There was no greater indicator of the kind of person Lily Potter was than the sacrifice she made for her child. Such an act of bravery, selflessness and love, when barely into adulthood herself, was devastating.

We had to piece together her life through memories and photographs, but when Harry saw her for the first time in the Mirror of Erised, we sensed how strong that love was even after her death.

She had dark red hair and her eyes – her eyes are just like mine, Harry thought, edging a little closer to the glass. Bright green – exactly the same shape, but then he noticed that she was crying; smiling, but crying at the same time.
Harry Potter and the Philosopher’s Stone

Harry in front of the Mirror of erised

It was, throughout the stories, so easy to empathise with Harry’s loss. We understood he felt it acutely: every birthday, every Christmas, every achievement, every moment of danger, every time he was told he had his mother’s eyes. Lily was so much more than a ghost of the past.

As Dumbledore noted in Deathly Hallows, Harry resembled his father: ‘In looks, perhaps, but his deepest nature is much more like his mother’s.’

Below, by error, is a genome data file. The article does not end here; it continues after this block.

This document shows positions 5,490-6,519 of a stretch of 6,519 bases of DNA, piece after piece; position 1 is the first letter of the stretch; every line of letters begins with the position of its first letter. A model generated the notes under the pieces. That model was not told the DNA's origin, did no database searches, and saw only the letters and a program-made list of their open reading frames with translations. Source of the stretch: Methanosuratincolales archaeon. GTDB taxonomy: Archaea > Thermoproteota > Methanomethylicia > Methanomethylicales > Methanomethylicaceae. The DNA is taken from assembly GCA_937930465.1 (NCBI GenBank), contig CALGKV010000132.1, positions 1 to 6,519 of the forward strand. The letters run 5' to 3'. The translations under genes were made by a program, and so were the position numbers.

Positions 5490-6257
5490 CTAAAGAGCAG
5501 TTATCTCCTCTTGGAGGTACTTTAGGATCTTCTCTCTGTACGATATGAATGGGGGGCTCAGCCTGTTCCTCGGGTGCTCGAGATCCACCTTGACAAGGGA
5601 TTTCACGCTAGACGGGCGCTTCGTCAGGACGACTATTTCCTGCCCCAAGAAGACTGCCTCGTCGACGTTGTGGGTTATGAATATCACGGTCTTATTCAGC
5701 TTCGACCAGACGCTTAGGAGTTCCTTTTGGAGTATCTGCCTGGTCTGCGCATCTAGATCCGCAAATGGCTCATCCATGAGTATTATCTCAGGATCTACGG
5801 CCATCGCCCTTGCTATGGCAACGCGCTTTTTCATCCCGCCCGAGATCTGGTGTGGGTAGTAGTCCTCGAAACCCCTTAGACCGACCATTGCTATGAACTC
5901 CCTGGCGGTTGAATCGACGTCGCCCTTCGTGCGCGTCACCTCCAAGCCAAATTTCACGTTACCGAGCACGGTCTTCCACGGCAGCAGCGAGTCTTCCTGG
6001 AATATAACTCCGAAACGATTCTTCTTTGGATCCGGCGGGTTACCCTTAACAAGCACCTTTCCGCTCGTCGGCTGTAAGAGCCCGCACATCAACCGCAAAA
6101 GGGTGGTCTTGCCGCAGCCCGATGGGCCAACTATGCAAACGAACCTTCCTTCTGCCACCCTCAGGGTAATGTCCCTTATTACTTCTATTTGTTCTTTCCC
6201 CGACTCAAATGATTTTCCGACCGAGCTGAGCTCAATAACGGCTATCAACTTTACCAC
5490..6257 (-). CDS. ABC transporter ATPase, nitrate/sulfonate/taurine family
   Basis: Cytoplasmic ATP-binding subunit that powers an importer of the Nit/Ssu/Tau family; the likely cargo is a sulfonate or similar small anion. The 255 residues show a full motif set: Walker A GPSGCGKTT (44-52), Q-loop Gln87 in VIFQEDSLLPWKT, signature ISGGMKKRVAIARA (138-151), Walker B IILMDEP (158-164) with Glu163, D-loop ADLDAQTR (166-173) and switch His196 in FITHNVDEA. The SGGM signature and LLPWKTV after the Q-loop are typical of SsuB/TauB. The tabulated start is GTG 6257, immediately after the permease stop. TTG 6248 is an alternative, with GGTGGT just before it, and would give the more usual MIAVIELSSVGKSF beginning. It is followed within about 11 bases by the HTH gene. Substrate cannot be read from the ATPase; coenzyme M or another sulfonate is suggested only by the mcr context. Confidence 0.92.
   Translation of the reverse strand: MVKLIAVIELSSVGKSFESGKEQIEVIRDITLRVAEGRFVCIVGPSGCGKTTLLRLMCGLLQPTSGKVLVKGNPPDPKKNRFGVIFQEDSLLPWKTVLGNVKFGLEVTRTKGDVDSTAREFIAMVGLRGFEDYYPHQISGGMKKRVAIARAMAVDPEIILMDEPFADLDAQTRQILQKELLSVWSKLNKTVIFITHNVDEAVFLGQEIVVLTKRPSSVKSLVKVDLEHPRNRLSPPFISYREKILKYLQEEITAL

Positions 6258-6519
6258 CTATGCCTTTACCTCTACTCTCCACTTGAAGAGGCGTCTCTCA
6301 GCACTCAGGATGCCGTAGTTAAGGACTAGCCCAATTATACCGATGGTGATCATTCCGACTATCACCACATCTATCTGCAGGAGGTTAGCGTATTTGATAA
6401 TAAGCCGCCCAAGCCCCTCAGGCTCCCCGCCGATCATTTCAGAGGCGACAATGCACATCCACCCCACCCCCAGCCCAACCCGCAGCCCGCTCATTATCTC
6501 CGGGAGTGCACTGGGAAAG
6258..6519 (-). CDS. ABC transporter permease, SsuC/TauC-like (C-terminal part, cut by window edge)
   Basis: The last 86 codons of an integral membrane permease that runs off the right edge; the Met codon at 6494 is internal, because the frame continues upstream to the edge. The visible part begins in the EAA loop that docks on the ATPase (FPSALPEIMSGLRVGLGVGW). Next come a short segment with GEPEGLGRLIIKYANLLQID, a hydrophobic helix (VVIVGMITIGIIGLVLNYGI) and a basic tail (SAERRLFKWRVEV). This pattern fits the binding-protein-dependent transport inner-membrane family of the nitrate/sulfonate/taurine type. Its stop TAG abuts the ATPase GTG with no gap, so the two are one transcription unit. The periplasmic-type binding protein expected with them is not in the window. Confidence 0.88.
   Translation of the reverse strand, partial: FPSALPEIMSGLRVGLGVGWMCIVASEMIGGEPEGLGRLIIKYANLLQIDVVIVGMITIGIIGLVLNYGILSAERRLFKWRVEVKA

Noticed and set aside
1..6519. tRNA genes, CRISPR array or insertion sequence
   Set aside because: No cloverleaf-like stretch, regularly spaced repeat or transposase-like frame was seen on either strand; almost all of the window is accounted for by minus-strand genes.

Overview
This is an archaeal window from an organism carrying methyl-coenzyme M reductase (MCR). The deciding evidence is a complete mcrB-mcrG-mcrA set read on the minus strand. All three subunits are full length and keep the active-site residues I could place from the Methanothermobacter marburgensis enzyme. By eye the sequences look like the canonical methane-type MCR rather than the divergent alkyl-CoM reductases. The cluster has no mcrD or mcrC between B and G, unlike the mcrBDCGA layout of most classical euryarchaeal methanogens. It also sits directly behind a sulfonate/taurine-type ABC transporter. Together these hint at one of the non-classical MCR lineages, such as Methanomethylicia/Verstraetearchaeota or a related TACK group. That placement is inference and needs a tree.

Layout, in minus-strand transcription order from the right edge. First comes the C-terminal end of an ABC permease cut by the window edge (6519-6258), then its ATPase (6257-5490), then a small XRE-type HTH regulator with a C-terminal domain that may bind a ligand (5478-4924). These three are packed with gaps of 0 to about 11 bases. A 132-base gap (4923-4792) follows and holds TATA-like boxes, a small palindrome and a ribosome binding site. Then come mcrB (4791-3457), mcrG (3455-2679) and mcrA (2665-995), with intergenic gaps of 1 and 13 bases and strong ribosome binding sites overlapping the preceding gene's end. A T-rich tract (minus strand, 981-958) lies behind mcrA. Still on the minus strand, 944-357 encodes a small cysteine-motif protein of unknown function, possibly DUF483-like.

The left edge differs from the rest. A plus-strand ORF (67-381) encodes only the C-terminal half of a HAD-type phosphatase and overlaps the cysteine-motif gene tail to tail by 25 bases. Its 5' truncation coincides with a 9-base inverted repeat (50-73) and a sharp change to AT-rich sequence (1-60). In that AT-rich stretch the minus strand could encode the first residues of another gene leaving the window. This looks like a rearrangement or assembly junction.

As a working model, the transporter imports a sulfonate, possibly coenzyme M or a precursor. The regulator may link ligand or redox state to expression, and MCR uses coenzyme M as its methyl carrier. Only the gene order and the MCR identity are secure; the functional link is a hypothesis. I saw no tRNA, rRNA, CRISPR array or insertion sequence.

And then of course, there was the letter.

Lily’s letter to Sirius in Deathly Hallows was such a gift. It was the first time we heard directly from her, and her excitement and joy as she talked about Harry ‘already zooming along on a toy broomstick’ is palpable. And her talk of her child’s birthday and his future as a great Quidditch player and their quiet birthday tea just seemed so… normal.

But there was nothing normal about their situation and what became of them, which was hinted at in the line: ‘Wormy was here last weekend, I thought he seemed down’, which makes it at once fascinating yet hard to read.

Later on in Deathly Hallows, when Harry’s loved ones returned to him through the Resurrection Stone, Lily guided him to his presumed death – and brought their not-quite relationship full circle.

The Potter Memorial

So brave in the face of unspeakable terror, Harry Potter was truly his mother’s son, and both were true heroes.

Each month Pottermore will shine a spotlight on a character from the Harry Potter stories who we feel deserves more credit. Come back next time when we celebrate Pomona Sprout